Young Aussies skipping meals due to financial hardship
Young Aussies are going without food and skipping meals because they don’t have enough money, a new report has found.
Monash University’s 2022 Australian Youth Barometer revealed most young people (90 per cent) had experienced financial difficulties at some point during the past 12 months.
The report, which surveyed more than 500 young Aussies aged 18 to 24, found 51 per cent of Aussies didn’t eat for a whole day and 60 per cent had to skip meals at least once in the past 12 months because of a lack of money.
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“There have been quite a few times when I have been down to my last two or three dollars to last me a week and, most of the time, [that] means that I live off a loaf of bread and some two-minute noodles,” a 24-year old ACT man shared in the report.
“Yes, I would say there have been times when I have not been able to eat the food I wanted, if any food at all.”
Other young people shared similar experiences.
“I’ll have a week of being able to eat whatever I want to eat and then, you know, next week, I have no money, so I basically just have to live off bread,” a 22-year-old Victorian woman said.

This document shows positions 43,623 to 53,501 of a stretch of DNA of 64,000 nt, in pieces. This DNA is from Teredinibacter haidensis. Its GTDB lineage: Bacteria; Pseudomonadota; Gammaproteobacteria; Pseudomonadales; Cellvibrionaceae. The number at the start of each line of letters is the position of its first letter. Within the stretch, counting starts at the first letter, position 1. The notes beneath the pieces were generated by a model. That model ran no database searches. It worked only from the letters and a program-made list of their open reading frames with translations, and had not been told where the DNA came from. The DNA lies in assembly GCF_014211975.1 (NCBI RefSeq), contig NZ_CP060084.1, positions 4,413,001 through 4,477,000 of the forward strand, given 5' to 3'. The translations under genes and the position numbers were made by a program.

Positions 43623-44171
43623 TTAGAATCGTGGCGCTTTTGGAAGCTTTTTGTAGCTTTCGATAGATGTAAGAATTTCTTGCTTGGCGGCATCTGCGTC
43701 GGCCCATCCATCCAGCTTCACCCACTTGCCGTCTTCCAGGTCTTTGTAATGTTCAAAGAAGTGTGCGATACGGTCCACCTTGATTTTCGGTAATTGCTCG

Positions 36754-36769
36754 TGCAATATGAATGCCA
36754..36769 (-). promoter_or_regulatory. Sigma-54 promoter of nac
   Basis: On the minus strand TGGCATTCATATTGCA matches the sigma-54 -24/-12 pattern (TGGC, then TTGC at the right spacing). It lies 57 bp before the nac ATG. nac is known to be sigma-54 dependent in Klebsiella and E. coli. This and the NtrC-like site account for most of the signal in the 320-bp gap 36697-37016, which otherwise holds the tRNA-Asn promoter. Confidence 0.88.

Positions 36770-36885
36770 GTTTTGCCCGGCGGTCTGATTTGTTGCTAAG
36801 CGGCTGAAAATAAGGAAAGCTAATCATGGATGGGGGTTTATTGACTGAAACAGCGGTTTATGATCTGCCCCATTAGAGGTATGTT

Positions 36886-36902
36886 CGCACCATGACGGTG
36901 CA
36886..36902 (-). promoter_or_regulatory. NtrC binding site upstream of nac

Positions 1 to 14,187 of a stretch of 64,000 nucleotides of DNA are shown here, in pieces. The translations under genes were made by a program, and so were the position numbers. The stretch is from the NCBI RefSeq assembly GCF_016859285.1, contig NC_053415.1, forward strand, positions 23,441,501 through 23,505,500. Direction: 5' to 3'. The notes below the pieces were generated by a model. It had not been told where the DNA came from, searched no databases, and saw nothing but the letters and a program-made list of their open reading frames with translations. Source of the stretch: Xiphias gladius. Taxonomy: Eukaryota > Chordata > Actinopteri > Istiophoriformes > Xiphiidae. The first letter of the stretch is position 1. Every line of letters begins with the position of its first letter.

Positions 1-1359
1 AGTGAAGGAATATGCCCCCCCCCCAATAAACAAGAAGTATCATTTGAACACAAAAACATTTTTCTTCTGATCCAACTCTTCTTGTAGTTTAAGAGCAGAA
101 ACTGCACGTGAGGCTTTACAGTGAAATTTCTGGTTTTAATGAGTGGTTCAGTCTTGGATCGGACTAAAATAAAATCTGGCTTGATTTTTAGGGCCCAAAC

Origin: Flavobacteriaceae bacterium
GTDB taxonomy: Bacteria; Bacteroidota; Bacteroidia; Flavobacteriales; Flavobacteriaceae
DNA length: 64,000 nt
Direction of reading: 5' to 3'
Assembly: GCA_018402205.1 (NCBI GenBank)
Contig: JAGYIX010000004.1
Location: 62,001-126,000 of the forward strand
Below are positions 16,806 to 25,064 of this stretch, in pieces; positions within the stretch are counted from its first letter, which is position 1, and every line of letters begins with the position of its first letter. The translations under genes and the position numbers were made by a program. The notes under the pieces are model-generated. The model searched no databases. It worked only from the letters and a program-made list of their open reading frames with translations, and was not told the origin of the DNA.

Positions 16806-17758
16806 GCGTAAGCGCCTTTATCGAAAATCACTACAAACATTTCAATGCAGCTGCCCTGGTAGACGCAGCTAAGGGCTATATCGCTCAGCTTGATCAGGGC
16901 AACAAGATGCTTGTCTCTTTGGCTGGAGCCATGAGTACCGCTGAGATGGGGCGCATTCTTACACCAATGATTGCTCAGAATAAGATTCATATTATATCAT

Concerns about the rising cost of living, housing affordability and a lack of stable and sufficient employment were front and centre for many young people, the report found.
Income support not enough
Income support payments were the primary source of income for several interviewees, the report found, who said this wasn’t enough to cover their living expenses.
“My primary income ... is a disability pension and is not a huge amount,” a 22-year old non-binary person from WA shared.
“I have crunched the numbers and it’s about half of what you would make if you worked full-time on minimum wage.”
The Australian Council of Social Service (ACOSS) has called on the Federal Government to , including Youth Allowance, to at least $73 a day to help Aussies cover the basics.
“ACOSS’s own survey of people receiving income supports, including Youth Allowance, Austudy and Abstudy, earlier this year found that people were already being completely crushed by the cost of living before soaring costs of food, fuel, energy and rents this year,” ACOSS deputy CEO Edwina MacDonald said.
“Young people and people who study have the same living costs as everyone else. They still need to find somewhere to live, eat, and pay for transport. But they receive much less than other people receiving income support.”
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